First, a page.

# If 'a' is rational and 'b' is irrational is 'ab' neccesarrily irrational?

• Jul 19th 2010, 09:52 AM
mfetch22
If 'a' is rational and 'b' is irrational is 'ab' neccesarrily irrational?
So, this is a question in my textbook. I'm sure it's a very simple answer, that's right under my nose, but that I'm just missing for some reason. Anyway, if we have two numbers $a$ and $b$ and $a$ is rational, but $b$ is irrational, then is $ab$ neccesarily irrational? Please provide a proof with your answer, thanks in advance.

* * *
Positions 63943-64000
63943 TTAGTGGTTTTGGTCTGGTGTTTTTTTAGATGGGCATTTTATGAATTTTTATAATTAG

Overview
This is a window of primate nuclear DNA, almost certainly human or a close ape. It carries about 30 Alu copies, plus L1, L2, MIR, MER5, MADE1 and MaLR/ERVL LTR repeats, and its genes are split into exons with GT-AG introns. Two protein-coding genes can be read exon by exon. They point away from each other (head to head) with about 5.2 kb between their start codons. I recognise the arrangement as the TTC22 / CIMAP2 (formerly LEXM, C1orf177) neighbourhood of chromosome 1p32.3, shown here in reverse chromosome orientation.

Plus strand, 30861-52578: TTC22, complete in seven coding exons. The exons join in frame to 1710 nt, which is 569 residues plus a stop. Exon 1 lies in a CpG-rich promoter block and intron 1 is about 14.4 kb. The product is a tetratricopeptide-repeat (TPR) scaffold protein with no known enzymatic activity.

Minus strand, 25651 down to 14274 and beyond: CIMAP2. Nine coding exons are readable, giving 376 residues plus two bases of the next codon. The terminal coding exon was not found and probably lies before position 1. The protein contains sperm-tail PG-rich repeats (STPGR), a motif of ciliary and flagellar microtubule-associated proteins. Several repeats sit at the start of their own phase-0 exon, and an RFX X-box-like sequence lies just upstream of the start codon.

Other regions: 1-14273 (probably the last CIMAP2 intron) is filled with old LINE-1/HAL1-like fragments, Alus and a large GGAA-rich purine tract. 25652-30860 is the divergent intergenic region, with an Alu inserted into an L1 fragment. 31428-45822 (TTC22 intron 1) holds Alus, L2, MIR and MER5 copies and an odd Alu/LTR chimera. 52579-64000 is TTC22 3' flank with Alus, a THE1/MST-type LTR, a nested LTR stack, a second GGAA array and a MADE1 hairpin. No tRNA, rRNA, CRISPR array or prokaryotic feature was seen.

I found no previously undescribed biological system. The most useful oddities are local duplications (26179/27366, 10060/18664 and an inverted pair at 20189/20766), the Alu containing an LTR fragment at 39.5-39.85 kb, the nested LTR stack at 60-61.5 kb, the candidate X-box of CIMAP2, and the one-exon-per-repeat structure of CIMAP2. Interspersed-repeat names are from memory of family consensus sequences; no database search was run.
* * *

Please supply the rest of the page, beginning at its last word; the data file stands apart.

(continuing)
• Jul 19th 2010, 10:01 AM
Also sprach Zarathustra
Suppose a*b=t (rational!)

a rational so a=p/q

t is rational so t=m/n

Hence, ab=m/n ==> b=m/n * q/p ==> b rational! A contradiction!
• Jul 19th 2010, 10:49 AM
Defunkt
Unless a = 0... :)
• Jul 19th 2010, 06:04 PM
HallsofIvy
And a single counterexample is sufficient to prove a general statement false!